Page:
When we first saw the STS turbocharger mounted near the rear axle of a fourth-gen F-body, we had some hesitation. After all, turbos have always been located in the engine compartment where they can build up enough heat to cook a pizza while consuming precious under-hood real estate. But then one of the freethinkers from the office said, "Why not mount it in the rear?" and we scrambled for answers.
Just about that time, Rick Squires of STS Turbo Systems threw us the keys to one of his pressurized Firebirds equipped with one of his new patented turbo kits and told us to take it for a rip. We couldn't find an open stretch of industrial L.A. road quick enough and we couldn't believe the rush. Nail the throttle of an LS1 that inhales through one of STS's turbos and you'll feel like you're traveling at fast-forward-video speed down the asphalt. After we got back to the building and pulled our faces back into place, we had to learn more about these butt-mounted hair driers.
Squires always loved the sensational power a turbo produced, but didn't like the high-underhood heat, packaging restraints, and additional front-end weight a traditional turbo location brings with it. He decided to mock up a system that mounted the turbo under the car away from the engine heat. The solution was to install the blower where the muffler once lived and from there, plumb the intake tubing up to the engine to provide the boost, while the 38mm wastegate bleeds unneeded exhaust to control the boost pressure. The turbo would serve double-duty to muffle the exhaust sound and to provide a deep and throaty note.
Since these systems are uniquely designed to function at the rear of the vehicle, it operates without any noticeable lag and will produce full boost below 3,000 rpm. This is because the intake-tubing volume is about the same size as most traditional turbos that are front-mounted with an intercooler. The system is a true bolt-on kit that can usually be installed in an afternoon. In an F-body, the intake tubing is routed under the car on the driver's side. The tubing's exposure to ambient air alongside the car also serves to cool the charge. Tests have shown that turbo outlet temps with 5-psi boost measured 175 degrees F (at the rear of the car) and dropped to 115 degrees F at the intake discharge up front. The pressure drop was 1/4 to 3/4 psi. The bottom line is that the intake tube acts as an intercooler, dropping the rear-mounted turbo temp (which is already lower than engine compartment installations) about 50 percent and with a very small drop in psi.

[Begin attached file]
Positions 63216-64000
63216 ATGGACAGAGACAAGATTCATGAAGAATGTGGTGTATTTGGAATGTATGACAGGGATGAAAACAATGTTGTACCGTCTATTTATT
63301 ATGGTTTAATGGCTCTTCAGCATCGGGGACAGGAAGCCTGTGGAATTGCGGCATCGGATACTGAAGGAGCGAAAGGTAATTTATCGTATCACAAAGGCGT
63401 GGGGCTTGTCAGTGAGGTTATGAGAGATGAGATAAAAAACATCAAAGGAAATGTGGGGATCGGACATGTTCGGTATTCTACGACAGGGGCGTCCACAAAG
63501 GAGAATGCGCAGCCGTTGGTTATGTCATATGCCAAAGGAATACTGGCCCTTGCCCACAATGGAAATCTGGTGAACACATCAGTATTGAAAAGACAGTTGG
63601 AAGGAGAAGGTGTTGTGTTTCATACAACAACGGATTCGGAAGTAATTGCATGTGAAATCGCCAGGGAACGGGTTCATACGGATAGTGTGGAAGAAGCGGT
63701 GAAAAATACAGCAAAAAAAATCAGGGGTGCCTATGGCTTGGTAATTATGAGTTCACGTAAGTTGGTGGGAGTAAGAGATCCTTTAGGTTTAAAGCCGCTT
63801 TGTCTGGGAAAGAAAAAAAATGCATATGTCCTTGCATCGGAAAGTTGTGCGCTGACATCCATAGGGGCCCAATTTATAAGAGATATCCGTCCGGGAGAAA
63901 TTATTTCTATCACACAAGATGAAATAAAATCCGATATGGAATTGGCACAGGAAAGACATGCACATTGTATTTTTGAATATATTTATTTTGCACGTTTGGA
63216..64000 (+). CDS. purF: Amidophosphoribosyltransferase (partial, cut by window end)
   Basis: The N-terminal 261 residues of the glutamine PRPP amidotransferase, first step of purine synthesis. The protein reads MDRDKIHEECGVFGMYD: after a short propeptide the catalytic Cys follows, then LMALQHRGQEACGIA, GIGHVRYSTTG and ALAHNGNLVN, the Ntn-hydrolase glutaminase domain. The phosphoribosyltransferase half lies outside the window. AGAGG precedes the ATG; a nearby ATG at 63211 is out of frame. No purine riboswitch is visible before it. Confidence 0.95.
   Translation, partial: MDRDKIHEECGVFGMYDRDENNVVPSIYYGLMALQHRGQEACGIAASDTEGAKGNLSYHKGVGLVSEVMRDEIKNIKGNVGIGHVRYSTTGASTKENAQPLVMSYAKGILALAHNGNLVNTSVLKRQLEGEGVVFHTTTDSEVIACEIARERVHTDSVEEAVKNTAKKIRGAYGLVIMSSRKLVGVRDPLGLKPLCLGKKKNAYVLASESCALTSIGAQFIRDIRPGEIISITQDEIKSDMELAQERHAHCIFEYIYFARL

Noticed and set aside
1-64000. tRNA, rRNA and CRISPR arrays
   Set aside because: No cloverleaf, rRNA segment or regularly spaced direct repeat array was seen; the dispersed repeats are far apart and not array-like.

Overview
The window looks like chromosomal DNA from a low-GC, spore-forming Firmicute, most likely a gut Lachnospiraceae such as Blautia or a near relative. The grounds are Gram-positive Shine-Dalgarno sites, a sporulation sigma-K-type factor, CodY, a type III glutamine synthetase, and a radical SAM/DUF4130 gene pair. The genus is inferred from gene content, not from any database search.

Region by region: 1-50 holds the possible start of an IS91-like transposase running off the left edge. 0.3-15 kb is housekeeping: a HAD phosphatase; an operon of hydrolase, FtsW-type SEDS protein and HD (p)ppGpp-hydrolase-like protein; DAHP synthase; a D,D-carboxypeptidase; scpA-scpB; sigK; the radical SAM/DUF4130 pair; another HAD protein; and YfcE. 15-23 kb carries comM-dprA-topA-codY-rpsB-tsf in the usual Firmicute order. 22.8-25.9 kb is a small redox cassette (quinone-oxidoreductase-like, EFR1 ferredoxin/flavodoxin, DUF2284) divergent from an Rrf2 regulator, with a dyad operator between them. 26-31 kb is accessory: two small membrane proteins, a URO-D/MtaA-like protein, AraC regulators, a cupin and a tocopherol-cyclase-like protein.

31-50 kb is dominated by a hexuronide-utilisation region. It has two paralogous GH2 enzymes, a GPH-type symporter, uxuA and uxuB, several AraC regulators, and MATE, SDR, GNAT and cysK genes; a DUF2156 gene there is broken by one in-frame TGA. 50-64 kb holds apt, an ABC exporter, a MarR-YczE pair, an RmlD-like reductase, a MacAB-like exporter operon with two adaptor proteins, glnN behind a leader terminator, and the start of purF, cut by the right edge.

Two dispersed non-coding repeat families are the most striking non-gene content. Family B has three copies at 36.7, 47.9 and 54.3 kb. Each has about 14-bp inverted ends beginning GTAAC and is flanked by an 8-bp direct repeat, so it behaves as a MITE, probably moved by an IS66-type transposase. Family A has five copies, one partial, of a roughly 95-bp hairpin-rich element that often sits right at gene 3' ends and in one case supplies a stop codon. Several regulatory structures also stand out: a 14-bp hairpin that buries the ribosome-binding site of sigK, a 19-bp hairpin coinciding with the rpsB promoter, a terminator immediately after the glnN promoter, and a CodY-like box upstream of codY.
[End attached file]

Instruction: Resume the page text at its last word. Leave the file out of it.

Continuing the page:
To lubricate the turbocharger, Squires designed a system that taps into the engine's pressurized oiling system (above the oil filter). The pressurized oil travels through 12 feet of tubing back to the turbocharger. From the turbocharger, an electric oil pump removes the oil and pushes the lube forward to the engine and into a fitting in the center of the oil cap, where it drops back into the crankcase. Each time the lube travels up and back through the tubing it is cooled by ambient air.
The result is that you can realize huge horsepower and torque gains after a single day's work. The STS Turbo kit keeps your car stock in appearance, while retaining its original drivability. And oh yes, in most cases your fuel economy will stay the same or improve (in most cases, fuel economy improves 2-3 mpg). That is, of course, if you can keep from mashing the fun pedal.
The Truth is in the Numbers
STS makes kits for LT1 and LS1 Camaros. STS stresses that tuning is critical for all of its kits. For LS1 tuning information, STS recommends and sells Nelson Performance Programming.